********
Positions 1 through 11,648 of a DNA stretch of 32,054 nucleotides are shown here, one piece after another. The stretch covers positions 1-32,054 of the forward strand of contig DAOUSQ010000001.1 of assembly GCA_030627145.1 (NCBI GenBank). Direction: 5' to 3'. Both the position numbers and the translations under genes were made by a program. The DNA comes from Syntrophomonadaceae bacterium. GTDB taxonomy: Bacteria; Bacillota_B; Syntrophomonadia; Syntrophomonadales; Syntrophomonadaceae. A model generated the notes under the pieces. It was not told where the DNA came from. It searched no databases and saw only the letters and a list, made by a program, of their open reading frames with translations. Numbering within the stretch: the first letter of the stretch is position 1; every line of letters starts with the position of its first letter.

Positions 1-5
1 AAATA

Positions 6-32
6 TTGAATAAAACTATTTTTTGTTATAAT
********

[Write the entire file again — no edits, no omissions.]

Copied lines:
Positions 1 through 11,648 of a DNA stretch of 32,054 nucleotides are shown here, one piece after another. The stretch covers positions 1-32,054 of the forward strand of contig DAOUSQ010000001.1 of assembly GCA_030627145.1 (NCBI GenBank). Direction: 5' to 3'. Both the position numbers and the translations under genes were made by a program. The DNA comes from Syntrophomonadaceae bacterium. GTDB taxonomy: Bacteria; Bacillota_B; Syntrophomonadia; Syntrophomonadales; Syntrophomonadaceae. A model generated the notes under the pieces. It was not told where the DNA came from. It searched no databases and saw only the letters and a list, made by a program, of their open reading frames with translations. Numbering within the stretch: the first letter of the stretch is position 1; every line of letters starts with the position of its first letter.

Positions 1-5
1 AAATA

Positions 6-32
6 TTGAATAAAACTATTTTTTGTTATAAT